Lincolnville has a large African-Nova Scotian community, and it also has a landfill right beside it. This isn’t rare for the African-Nova Scotian community: throughout the province, there are several toxic waste sites — many of which lie near African-Nova Scotian, Acadian or Mi’kmaq communities.
This is known as environmental racism. Environmental racism refers to placing environmental hazards near communities of the working poor or of colour, who often lack the power to have their concerns heard or afford preventative measures, such as garbage removal.
The Nova Scotia Legislature passed the first reading of Bill 111: An Act to Address Environmental Racism on Apr. 29. The bill asks the Nova Scotia Ministry of the Environment to begin consulting the public near toxic waste sites about the effects it has on the communities.
Ingrid Waldron, an Assistant Professor at Dalhousie’s School of Nursing, is the project lead and head researcher of Environmental Noxiousness, Racial Inequities and Community Health (ENRICH). She organized several workshops in 2013 and 2014 to speak with the African-Nova Scotian and Mi’kmaw communities near these environmentally hazardous sites to discover the problems within the communities.
Community members discussed health issues, such as high rates of cancer, diabetes and asthma, as well as polluting the water and air, and thus the food.
“People have to understand that it is racism,” Waldron said. “I’m trying to get them to see this is a manifestation of racism.”
Waldron and her team at ENRICH filmed the community workshops and held interviews with community members to create a documentary, “In Whose Backyard? – Exploring Toxic Legacies in Mi’kmaw & African Nova Scotian Communities.” Waldron also wrote a report on the consultations.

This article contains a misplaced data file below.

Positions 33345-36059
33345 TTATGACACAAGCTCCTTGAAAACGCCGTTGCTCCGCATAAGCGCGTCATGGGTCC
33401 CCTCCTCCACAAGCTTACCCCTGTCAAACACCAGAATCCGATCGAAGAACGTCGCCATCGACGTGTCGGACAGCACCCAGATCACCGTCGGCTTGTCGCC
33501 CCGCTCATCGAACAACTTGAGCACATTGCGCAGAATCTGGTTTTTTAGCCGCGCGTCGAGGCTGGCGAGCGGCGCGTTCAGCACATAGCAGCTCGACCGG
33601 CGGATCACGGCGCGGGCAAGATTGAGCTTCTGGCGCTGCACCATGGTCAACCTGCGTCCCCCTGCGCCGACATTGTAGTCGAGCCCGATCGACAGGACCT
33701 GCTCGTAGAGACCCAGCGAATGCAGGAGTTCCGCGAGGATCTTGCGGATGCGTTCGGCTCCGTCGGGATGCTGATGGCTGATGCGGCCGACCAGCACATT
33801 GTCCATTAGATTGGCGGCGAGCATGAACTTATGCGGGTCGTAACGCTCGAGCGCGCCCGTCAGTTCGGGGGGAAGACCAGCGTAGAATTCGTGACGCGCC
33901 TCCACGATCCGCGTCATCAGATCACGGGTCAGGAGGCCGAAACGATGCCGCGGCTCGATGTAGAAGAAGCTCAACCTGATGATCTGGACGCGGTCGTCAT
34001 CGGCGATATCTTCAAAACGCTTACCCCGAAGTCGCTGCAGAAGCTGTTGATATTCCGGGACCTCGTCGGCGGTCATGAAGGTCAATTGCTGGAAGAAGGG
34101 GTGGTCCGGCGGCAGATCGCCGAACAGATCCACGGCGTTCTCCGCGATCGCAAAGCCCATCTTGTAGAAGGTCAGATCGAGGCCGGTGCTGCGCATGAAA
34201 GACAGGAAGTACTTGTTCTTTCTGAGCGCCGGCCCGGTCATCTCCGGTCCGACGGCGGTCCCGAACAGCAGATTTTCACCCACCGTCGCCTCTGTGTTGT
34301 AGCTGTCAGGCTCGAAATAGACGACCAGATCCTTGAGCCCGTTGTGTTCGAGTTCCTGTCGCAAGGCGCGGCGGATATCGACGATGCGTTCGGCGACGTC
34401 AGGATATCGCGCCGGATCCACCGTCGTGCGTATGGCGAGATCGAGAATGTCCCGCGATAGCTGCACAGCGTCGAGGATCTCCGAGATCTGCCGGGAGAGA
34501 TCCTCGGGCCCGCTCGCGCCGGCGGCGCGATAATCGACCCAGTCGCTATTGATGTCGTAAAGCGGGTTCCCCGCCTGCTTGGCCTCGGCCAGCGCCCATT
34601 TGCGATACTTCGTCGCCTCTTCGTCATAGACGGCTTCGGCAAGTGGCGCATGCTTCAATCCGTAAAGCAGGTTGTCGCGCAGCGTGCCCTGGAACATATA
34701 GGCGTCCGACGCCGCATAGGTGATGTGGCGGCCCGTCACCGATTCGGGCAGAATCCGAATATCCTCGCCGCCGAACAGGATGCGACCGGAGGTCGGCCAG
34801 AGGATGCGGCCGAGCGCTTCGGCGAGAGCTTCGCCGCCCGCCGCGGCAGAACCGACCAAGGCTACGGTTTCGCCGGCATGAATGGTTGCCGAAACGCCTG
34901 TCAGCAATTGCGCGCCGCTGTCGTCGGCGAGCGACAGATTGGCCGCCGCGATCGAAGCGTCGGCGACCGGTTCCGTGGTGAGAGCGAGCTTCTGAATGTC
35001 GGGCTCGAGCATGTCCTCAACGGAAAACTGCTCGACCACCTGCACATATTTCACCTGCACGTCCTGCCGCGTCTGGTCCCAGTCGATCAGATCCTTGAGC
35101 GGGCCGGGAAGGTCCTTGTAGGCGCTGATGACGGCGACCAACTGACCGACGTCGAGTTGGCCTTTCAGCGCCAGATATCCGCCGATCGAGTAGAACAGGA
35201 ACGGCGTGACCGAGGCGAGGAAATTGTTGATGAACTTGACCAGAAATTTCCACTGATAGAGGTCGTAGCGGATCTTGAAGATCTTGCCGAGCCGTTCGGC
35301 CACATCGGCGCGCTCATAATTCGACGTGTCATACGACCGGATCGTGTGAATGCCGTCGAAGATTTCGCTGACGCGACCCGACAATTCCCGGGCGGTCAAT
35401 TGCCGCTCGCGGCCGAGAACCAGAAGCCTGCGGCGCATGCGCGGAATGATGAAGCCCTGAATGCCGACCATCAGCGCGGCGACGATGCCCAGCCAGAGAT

Waldron sent out these resources to several Nova Scotia governmental agencies, but discovered that not much could be done due to lack of resources. She met with Nova Scotia Environment three times in 2013 and they said that they can’t get rid of these waste sites—or even hold community consultations—because of their limited resources.
An ENRICH colleague led Waldron to Lenore Zann, MLA for Truro–Bible Bill–Millbrook–Salmon River. Zann heard Waldron’s problems and suggested that they pass a bill to ask the government for community consultations around environmental hazards.
“Lenore developed a bill that people can’t say no to,” Waldron said. “It’s a simple, benign bill that says you need to do consultations.”
“We’re using the term racism—it’s blunt,” Waldron added. “I could see a term like that turning people off.”
Bill 111 was passed in April. The second reading of the bill could happen on Nov. 12. However, only certain bills are chosen for that reading, and Waldron hopes it will be Bill 111. If the second reading approves it, it can go to a third reading. If the bill passes on the third reading, it will mean it can be officially passed.
“This is the first ever bill that has ever been created in Canada on environmental racism,” Waldron said. “Can you imagine, if it’s passed, we show the rest of Canada that we’re a leader in this issue?”